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Hanukkah 2020: Pandemic puts new twist on 2,000-year-old tradition

  • Tom Beck, of Woodstock, Vt., lights the first candle of the Hanukkah menorah in the sanctuary of Congregation Shir Shalom while the Woodstock Area Jewish Community participates via Zoom due to the COVID-19 pandemic on Dec. 10, 2020. An estimated 100 people were connected -- in years past, 100-125 usually attend in person for the Hanukkah service. (Valley News - Geoff Hansen) Copyright Valley News. May not be reprinted or used online without permission. Send requests to permission@vnews.com. Valley News — Geoff Hansen

  • The Hanukkah menorah that Tom Beck, of Woodstock, Vt., has been lighting since he was a boy glows in the window of Congregation Shir Shalom in Woodstock on Dec. 10, 2020. The candle at right is the shamash, which is used to light the others during the eight days of Hanukkah. (Valley News - Geoff Hansen) Copyright Valley News. May not be reprinted or used online without permission. Send requests to permission@vnews.com.

  • Tom Beck, of Woodstock, Vt., sets up his laptop for an estimated 100 attendees via Zoom to see the lighting of the Hanukkah menorah in the sanctuary of Congregation Shir Shalom in Woodstock on Dec. 10, 2020. Due to the COVID-19 pandemic, the congregation will be sharing all eight nights of Hanukkah's candle-lighting over Zoom, where in years past the congregation gets together in person for one service. (Valley News - Geoff Hansen) Copyright Valley News. May not be reprinted or used online without permission. Send requests to permission@vnews.com. Valley News — Geoff Hansen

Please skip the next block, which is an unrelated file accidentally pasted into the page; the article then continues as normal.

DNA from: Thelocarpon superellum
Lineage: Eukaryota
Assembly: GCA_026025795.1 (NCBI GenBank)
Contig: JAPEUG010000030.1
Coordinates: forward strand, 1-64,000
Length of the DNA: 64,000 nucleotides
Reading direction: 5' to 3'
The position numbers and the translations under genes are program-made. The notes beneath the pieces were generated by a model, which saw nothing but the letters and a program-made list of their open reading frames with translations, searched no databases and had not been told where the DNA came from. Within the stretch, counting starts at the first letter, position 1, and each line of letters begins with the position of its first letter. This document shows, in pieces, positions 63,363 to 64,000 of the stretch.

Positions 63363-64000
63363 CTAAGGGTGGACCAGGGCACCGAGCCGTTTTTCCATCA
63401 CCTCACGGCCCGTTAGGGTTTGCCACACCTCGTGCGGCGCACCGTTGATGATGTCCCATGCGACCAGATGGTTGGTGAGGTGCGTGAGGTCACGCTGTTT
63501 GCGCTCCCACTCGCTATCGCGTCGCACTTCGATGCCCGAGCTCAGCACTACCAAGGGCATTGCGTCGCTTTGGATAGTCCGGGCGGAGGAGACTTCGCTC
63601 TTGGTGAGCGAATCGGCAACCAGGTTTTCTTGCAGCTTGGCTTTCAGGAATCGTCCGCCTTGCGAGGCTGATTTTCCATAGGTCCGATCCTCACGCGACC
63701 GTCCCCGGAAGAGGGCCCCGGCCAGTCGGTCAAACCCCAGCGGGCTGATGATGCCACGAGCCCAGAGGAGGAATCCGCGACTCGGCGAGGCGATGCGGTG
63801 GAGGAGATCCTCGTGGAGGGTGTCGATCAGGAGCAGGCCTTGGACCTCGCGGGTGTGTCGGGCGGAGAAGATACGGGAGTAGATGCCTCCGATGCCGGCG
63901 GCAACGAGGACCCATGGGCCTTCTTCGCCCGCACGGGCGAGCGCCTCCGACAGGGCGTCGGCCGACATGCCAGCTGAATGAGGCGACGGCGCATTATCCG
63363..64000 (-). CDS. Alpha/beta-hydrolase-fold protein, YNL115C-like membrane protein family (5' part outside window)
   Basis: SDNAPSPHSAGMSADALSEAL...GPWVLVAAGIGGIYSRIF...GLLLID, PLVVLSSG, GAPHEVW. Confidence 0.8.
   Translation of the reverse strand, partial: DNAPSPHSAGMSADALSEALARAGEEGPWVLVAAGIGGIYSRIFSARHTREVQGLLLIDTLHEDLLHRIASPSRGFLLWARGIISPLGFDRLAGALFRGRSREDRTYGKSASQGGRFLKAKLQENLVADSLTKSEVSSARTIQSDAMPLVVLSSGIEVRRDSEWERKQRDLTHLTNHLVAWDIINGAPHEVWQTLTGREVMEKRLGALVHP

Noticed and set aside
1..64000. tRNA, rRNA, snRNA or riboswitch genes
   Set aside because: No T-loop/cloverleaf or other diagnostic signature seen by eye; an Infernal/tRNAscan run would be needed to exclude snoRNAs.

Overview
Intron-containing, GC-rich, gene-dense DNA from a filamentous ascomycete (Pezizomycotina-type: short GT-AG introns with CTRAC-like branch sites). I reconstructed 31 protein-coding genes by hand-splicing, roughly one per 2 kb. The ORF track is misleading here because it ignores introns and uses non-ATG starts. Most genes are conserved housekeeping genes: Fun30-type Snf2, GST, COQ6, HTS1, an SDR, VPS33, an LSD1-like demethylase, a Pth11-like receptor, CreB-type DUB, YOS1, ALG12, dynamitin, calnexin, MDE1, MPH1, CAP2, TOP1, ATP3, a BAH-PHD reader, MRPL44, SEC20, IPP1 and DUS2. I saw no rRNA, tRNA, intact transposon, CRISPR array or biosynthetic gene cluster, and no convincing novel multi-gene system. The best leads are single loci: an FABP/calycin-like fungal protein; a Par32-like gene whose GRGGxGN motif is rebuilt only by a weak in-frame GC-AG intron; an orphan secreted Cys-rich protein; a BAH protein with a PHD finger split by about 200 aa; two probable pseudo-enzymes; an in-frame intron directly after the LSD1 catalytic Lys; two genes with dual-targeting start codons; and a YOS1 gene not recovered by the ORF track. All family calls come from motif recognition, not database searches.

Valley News Staff Writer
Published: 12/12/2020 10:36:01 PM
Modified: 12/12/2020 10:35:59 PM

WOODSTOCK — The “Baruch Atah Adonai” blessing is said, and lights start to flicker across the screen.

People in more than 50 digital Zoom boxes light the candles on their menorahs and a moment of silence prevails among the Shir Shalom congregants during the second night of Hanukkah. The participants may be in 50 different locations, but they light their candles together in a tradition that has been carried out for more than 2,000 years.

This how Shir Shalom, a reform congregation based in Woodstock, observes Hanukkah in the midst of the COVID-19 pandemic, where social distancing guidelines keep people physically apart and they must find new ways to carry out traditions.

“This is not your father’s Hanukkah, I have to say,” Rabbi Illene Haigh said Thursday during the first night of the eight-day virtual gathering.

She talked about the empty seats at the table this year due to the pandemic and the pain people are feeling. She told congregants to think of the blessings they have, the roofs over their heads, the food in their homes and the technology that allows them to connect.

“It is a gift for us to be together,” Haigh said. “If you don’t have a menorah in your house, it’s OK. You have us.”